8. Ascension, by Jacqueline Koyanagi
  9. The Best of all Possible Worlds, by Karen Lord
  10. Boy, Snow, Bird, by Helen Oyeyemi
  11. White is for Witching, by Helen Oyeyemi
  12. Midnight Robber, by Nalo Hopkinson
  13. All You Need is Kill, by Hiroshi Sakurazaka
  14. Harmony, by Project Itoh

Other Adult:

  1. Nocturnes, by Kazuo Ishiguro
  2. The Unconsoled, by Kazuo Ishiguro
  3. The Cat’s Table, by Michael Ondaatje
  4. Love in the Time of Cholera, by Gabriel Garcia Marquez
  5. Lullabies, by Lang Leav (poetry)
  6. Follow Her Home, by Steph Cha
  7. Beauty and Sadness, by Yasunari Kawabata
  8. Everything I Never Told You, by Celeste Ng
  9. The Brief Wondrous Life of Oscar Wao, by Junot Diaz
  10. Bitch is the New Black: a Memoir, by Helena Andrews
  11. The Awesome Girl’s Guide to Dating Extraordinary Men, by Ernessa T. Carter

YA:

  1. The Silence of Six, by E.C. Myers (out Nov. 5)
  2. Since You Asked, by Maurene Goo
  3. Pointe, by Brandy Colbert
  4. Charm & Strange, by Stephanie Kuehn
  5. The Young Elites, by Marie Lu (out Oct 7)
  6. To All the Boys I’ve Loved Before, by Jenny Han
  7. Prophecy, by Ellen Oh
  8. Anna Dressed in Blood, by Kendare Blake
  9. Rivals in the City, by YS Lee (out of print)
  10. The Summer Prince, by Alaya Dawn Johnson
  11. Champion, by Marie Lu (this is the 3rd book of the trilogy)
  12. Once We Were, by Kat Zhang (this is the 2nd book of a trilogy)
  13. Memoirs of a Teenage Amnesiac, by Gabrielle Zevin
  14. Control, by Lydia Kang
  15. Unravel Me, by Tahereh Mafi (this is the 2nd book of a trilogy)

And here is a (very partial) list of resources I used to compile this list:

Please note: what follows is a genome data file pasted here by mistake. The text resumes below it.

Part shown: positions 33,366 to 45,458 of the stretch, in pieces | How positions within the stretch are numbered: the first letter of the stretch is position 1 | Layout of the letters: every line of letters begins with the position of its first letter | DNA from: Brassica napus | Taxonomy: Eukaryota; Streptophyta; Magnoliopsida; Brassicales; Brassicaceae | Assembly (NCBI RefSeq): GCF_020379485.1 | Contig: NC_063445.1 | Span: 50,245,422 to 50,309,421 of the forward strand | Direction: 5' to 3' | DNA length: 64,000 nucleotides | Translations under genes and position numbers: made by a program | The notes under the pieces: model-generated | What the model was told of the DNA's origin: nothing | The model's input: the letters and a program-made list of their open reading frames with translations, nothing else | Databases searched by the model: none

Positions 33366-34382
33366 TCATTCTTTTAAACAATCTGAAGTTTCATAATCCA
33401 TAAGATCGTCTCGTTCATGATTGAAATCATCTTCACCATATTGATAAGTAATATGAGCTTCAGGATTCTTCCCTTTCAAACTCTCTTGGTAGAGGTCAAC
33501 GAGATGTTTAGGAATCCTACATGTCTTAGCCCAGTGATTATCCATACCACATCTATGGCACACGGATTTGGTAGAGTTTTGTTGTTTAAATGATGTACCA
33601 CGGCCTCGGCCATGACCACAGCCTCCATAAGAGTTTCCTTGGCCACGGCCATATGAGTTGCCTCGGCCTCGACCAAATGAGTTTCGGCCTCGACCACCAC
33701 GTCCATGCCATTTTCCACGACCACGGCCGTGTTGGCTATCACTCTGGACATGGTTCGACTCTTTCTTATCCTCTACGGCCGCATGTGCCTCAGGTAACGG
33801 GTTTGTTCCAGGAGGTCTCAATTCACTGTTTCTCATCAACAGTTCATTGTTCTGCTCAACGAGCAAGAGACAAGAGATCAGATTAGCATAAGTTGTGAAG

We Need Diverse Books and 27 POC Authors

We Need Diverse Books Summer Reading Series

You Want More Diversity in Your Pop Culture? Here’s How to Find It

100 Books by Black Women Everyone Must Read

Diversity and List of Books by 23 Asian American and Other POC Writers Part I and Part 2

For more information on this campaign, visit weneeddiversebooks.org.

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“Writers don’t write from experience, although many are hesitant to admit that they don’t. …If you wrote from experience, you’d get maybe one book, maybe three poems. Writers write from empathy.”

Nikki Giovanni

When I was in my twenties, before I was taking writing particularly seriously (I was still solidly in the musician phase of my existence), I wanted to write a book fictionalizing my experiences during my year living abroad in London. It’s possible my experiences were interesting enough to warrant such a thing. Maybe. Or not.

But one problem that niggled at the back of mind, even then, was the pesky little question: what novel would I write next? At the time, I had no other ideas, a proposition that blows my mind since I’m now swimming with ideas. But all I had to go on was my own experience.

I feel like there’s this autobiographical stage that many writers go through around when they’re starting out. But I agree with Nikki Giovanni: there may be one novel firmly based in personal experience, possibly even a few, but ultimately that well is limited.

Empathy, on the other hand, can be an infinite resource from which to draw. Empathy allows us to see other perspectives and imagine reactions to different situations.  And when we consider those cases of outstanding writers with a very limited life experience–Emily Dickinson and the Bronte sisters spring to mind as the usual examples–we can posit that these writers possessed a very well-developed sense of empathy that allowed them both to glean as much as possible from the experiences they did have and to write so far beyond that experience.

Photo Credit: Paul Worthington via Compfight cc

Photo Credit: Paul Worthington via Compfight cc